Search
.

Culture & Lifestyle
Dialects
Customs & Rituals
Beliefs
Clothes
Ornaments
Food Habits
Folk Dances
Rural Fairs
Festivals
Kullu Dussehra
Royal Family
Status of Women
Education
Occupation
Malana - Community
.
.
 Folk Dances

 
NattiKuluvi folk dances reflect rich cultural heritage, vibrant life style, love, hard work and the struggle of local people to survive in the adversaries. Kullu People are very fond of dances. They are prompt to dance on occasions like, fairs and festivals . The Folk Dances of Kullu can be broadly grouped as-

Women Folk Dances

Charasay-Tarasay: This dance is also called Birshu-Nirshu. It is performed in the months of March and April. Only married women can take part in it. Any number of dancers can participate. This dance is performed only on the songs and the musical instruments are not played. It starts in the evening and ends in the morning.

Women folk danceLalharhi: Only unmarried women perform this dance during fairs and marriage ceremonies. The dance is accompanied only by songs. The musical instruments aren't played during the dance. The dancers arrange themselves in two rows facing each other. One of the rows starts singing, dancing and moves towards the other row. Then they come back to their previous positions. The other row of dancers follow the same step.

Kahika Dance: Kahika dance is performed on the occasion of Kahika fair. A man is made unconscious for one or two hours by the divine power. He is called 'Naurh'. The wife of Naurh, called Naurhan performs this dance. She dances around the temple in front of the palanquin of the local deity. Her dance expresses that she has offered her husband to the deity and if he does not return back to consciousness, she will take away all the belongings of the deity.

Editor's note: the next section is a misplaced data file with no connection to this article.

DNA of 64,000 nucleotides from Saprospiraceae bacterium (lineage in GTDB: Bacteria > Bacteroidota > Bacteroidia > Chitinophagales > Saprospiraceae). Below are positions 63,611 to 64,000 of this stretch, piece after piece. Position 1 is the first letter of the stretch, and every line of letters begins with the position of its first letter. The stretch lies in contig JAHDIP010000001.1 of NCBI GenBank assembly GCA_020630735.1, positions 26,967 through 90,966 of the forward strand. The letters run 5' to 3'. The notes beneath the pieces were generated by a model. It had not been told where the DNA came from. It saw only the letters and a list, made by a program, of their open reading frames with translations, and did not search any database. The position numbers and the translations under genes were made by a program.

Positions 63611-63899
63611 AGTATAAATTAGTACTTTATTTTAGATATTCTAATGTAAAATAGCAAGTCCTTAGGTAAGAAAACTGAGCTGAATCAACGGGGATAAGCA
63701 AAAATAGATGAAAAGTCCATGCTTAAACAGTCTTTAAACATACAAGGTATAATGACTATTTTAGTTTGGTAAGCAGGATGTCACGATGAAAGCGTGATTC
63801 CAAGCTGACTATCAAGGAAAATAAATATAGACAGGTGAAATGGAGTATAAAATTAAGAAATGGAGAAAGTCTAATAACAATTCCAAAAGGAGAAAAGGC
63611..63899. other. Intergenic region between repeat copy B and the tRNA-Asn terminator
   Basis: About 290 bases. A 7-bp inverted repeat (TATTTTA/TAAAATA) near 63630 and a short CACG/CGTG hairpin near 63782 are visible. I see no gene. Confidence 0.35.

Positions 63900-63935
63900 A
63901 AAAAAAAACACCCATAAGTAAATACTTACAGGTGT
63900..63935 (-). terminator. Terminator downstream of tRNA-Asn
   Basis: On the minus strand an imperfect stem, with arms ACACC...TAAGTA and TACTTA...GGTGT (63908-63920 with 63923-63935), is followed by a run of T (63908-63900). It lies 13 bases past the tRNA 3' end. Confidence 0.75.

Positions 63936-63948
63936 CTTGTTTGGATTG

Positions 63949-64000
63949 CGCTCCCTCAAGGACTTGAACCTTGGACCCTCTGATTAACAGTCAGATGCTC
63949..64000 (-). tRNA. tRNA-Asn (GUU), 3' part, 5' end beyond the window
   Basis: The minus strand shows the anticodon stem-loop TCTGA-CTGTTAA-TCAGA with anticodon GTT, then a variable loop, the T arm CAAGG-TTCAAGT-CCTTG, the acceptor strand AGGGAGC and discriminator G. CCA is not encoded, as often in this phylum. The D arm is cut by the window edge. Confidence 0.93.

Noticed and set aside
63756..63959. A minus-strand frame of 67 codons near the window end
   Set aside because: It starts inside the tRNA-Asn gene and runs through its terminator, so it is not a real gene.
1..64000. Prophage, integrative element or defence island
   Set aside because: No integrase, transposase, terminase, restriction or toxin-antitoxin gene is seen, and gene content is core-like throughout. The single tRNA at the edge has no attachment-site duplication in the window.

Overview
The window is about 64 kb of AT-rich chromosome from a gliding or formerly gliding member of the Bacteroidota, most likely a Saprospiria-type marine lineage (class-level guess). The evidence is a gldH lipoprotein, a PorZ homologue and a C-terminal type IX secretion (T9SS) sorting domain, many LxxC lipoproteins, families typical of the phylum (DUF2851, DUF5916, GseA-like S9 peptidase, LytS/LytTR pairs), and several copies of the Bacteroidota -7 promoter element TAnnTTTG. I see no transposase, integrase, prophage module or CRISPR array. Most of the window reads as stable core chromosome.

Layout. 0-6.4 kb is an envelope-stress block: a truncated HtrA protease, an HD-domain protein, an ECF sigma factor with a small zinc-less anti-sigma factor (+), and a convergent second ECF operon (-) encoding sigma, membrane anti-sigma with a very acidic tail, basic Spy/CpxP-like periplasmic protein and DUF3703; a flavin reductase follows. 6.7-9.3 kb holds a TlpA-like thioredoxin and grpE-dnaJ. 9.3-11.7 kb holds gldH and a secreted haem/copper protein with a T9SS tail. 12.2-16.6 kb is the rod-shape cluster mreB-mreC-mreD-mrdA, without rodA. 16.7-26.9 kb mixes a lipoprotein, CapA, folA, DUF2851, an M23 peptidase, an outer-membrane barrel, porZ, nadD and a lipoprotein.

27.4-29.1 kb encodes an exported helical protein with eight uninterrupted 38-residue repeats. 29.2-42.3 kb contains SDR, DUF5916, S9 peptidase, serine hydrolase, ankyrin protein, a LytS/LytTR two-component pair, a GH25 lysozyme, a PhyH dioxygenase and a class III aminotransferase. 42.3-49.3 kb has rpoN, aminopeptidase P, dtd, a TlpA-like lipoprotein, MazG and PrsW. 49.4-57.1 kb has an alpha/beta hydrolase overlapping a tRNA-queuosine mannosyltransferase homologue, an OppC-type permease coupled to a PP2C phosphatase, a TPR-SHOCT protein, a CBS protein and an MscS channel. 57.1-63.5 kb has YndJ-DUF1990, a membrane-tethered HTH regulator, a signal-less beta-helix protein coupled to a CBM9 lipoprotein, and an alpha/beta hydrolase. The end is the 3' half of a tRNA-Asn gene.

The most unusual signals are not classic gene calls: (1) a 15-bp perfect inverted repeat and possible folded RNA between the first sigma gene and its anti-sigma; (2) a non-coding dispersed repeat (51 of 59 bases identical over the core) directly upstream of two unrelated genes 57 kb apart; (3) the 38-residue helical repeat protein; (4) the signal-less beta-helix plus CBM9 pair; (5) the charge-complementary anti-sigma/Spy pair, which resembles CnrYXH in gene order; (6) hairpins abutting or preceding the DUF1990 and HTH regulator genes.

Men Folk Dances

Bandhu or Ghost Dance: This dance takes place in January from 4: 00 A.M. to 6: 00 A.M. Because of indecent songs and indecent behavior, which are an essential part of the dance, women are forbidden to see it. The dancers get together in the temple premises with torches in their hands. After dancing there for some time they move to a particular place. They dance at that place and move back to the temple. They light a campfire called 'Jagra' before the temple. It is believed that after performing the Bandhu dance the entire evil spirits ward off and the people of the village live in peace and harmony.

Horn Dance: It is a traditional dance of Kullu people, which is performed, in the cold and dark nights of January. The story behind it is that the people performed this dance to get rid of an evil king. He was so enchanted by the dance that he did not realize that the dancers had cut his throat. There are six dancers in the horn dance. Two of them disguise themselves as a deer by covering themselves with a shawl and placing horns on the head of the person who is in front. Two other dancers are dressed up as clowns. Out of the rest one is dressed up as a woman. They perform the dance in the temple and then go door to door performing their act.

Deo Khel & Hulki Dance: Deo Khel is a religious dance. The person who is dancing is believed that he goes into trance (that God has entered his body). This person is called Gur. When he starts dancing a procession is taken out which is led by the Gur. The local people dance and follow the palanquin of the deity. Hulki Dance is similar to Deo Khel.

Mixed Folk Dances (Men & Women)

Natti: Natti is the most popular form of mixed dance. On special occasions the dancers dress up in their traditional costumes. Generally there are twelve to sixteen dancers but any number of dancers can take part as the dance progresses. Usually they dance in a circle.

Apparently there are different kinds of natti, which differ in style, rhythm and steps. Some of the popular ones are Dhili Natti, Pheti Natti, Tinki Natti, Bushehri Natti, Dohri Natti, Lahauli Natti, Janhujang, Bajuband, Kharhaya, Uzgazma and Utharhi Natti.
 

.
. . . .
2015 Himalayan Websites